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How Covid-19 Affects Heart Health, According to Doctors

heart health
A small number of Covid-19 patients develop inflammation of the heart, which is known as myocarditis, according to Dr. Guy Mintz. (Getty Images)

By Bernadette Starzee

Covid-19 can impact nearly every organ of the body, including the heart. Here’s a look at how the virus has affected heart health over the past two years.

Inflammation and Blood Clots

A small number of Covid-19 patients develop inflammation of the heart, which is known as myocarditis, according to Dr. Guy Mintz, director of cardiovascular health and lipidology at North Shore University Hospital in Manhasset. Dr. Mintz pointed to a Centers for Disease Control and Prevention (CDC) report indicating a 0.146% incidence of myocarditis among patients diagnosed with Covid-19 during an inpatient or hospital-based outpatient encounter from March 2020 through January 2021 – or about 3 in 2,000 patients. Myocarditis can cause heart failure, hospitalization and, in severe cases, death. 

Some patients also experience pericarditis, which refers to inflammation of the sac surrounding the heart. “It’s like having a sunburn around the lining of your heart – it causes a lot of pain,” said Dr. Richard Shlofmitz, chairman of cardiology at St. Francis Hospital, The Heart Center in Roslyn, who noted that pericarditis incidence was more common earlier in the pandemic.

Blood clots are also associated with Covid-19 and have led to serious complications, especially early in the pandemic, according to Dr. Shlofmitz. Clots can form in the legs, coronary arteries, lungs, and elsewhere and can potentially lead to heart attacks, strokes and other life-threatening emergencies.   

But for most patients, the heart largely acts as a “bystander” as the body responds to the Covid-19 infection, according to Dr. Ruwanthi Titano, a cardiologist with the Mount Sinai Health System.

The Heart and Long-Haul Syndrome

Mount Sinai founded the first-of-its-kind Center for Post-Covid Care in May 2020 to help patients suffering from Covid-related symptoms long after their acute infection has subsided. Long-haul syndrome, or long Covid, is generally defined as a variety of Covid-related symptoms a month or more after the initial infection. Common symptoms include fatigue, difficulty thinking or concentrating (called “brain fog”), shortness of breath, headache, dizziness when standing, heart palpitations, chest pain, cough, joint or muscle pain, depression and/or anxiety, fever, and loss of taste and/or smell.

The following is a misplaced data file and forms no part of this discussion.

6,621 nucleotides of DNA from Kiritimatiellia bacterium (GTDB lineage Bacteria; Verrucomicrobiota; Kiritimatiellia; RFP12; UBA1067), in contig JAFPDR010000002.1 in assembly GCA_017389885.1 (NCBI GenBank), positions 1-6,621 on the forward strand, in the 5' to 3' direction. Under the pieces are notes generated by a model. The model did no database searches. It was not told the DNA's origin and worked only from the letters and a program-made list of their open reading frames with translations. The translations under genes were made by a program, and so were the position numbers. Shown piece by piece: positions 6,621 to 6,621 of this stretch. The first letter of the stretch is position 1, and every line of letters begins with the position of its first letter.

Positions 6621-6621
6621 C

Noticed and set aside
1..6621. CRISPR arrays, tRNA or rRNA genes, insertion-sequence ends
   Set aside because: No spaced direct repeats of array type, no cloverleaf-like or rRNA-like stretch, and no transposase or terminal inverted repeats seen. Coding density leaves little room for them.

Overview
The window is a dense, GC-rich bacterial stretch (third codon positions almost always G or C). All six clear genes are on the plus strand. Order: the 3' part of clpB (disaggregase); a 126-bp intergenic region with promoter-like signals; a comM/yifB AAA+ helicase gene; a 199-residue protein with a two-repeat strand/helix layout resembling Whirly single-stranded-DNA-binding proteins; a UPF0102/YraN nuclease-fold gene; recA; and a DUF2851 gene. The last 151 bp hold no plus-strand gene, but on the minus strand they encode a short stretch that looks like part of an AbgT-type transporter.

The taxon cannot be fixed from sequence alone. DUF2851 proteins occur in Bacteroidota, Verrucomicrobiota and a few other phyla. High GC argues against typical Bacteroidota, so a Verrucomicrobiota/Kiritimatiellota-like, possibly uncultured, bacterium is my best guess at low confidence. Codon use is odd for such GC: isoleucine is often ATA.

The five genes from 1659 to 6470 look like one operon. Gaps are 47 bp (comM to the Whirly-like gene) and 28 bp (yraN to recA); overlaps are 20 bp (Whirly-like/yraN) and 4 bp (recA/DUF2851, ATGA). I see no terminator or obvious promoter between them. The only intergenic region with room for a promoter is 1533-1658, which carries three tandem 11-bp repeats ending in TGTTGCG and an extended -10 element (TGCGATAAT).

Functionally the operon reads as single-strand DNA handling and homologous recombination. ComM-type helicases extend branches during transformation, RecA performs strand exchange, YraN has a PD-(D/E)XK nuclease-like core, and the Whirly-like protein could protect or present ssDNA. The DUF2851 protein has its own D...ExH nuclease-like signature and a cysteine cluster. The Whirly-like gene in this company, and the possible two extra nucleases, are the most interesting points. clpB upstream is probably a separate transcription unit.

Cardiac symptoms are evaluated with echocardiograms, stress tests, and other tests. “But in most cases, there is no structural heart damage or no malignant arrhythmias,” Dr. Titano said. “What happens in a lot of the patients is that they develop dysautonomia, or nervous system dysfunction, which leads to the heart becoming unconditioned.”

According to Dr. Titano, it is not known why dysautonomia develops in some Covid-19 patients, but the symptoms can range from mild to debilitating. 

“When the nervous system is dysregulated, hand in hand we get cardiac deconditioning,” she said. “Patients will say, ‘I used to be a runner, but now if I just walk across the room, my heart is beating fast and I’m out breath’ or ‘I get so exhausted just doing household chores.’”

Patients are treated with supportive treatment and rehabilitation. 

“We help retrain the body to not have these exaggerated responses to being upright and doing normal activity,” Dr. Titano said. “Normally, blood pressure dips a little when you stand up, so the nervous system releases adrenaline to go to the periphery to get blood back into circulation. This usually happens in a split second. But when patients have dysautonomia, the body may not respond properly.” 

Treatments can include increasing fluid and electrolyte intake, medications, and a graduated exercise program to build up the body’s reserves and train it not to have an exaggerated response. “We start with recumbent exercise – with the patient lying down, which is the least stressful on the body,” she said. “We move up to seated exercises, then seated cardio like a stationary bike, and then upright exercises like an elliptical or treadmill.”

Indirect Impacts on Heart Health

The pandemic shone a spotlight on the importance of going to the doctor for things like blood pressure and cholesterol checks and especially for symptoms like chest pain and shortness of breath.

“One of the biggest tragedies of the pandemic was that people were avoiding going to their doctor, even for severe symptoms, and it led to an increase in heart attacks and cardiac deaths from March through June of 2020,” Dr. Mintz said. “Now with the Omicron surge, some people may be avoiding going to doctors’ offices again, but it’s nothing like 2020.”

Many of the risk factors for adverse Covid-19 reactions are similar to those for heart attacks and other cardiac events, and the pandemic may have raised awareness of the importance of taking healthy steps to control these risk factors, Dr. Mintz said. A study published in the Journal of the American Medical Association’s JAMA Network found that in 5,700 people hospitalized in Northwell Health hospitals during the early months of the pandemic, the leading comorbidities [overlaps of different conditions] were hypertension (56.6%), obesity (41.7%) and diabetes (33.8%). 

“Controlling high blood pressure and diabetes, exercising, and losing weight if you’re obese can lower your risk factors and improve your cardiac health over time,” Dr. Mintz said. 

For more coronavirus coverage, visit longislandpress.com/coronavirus.

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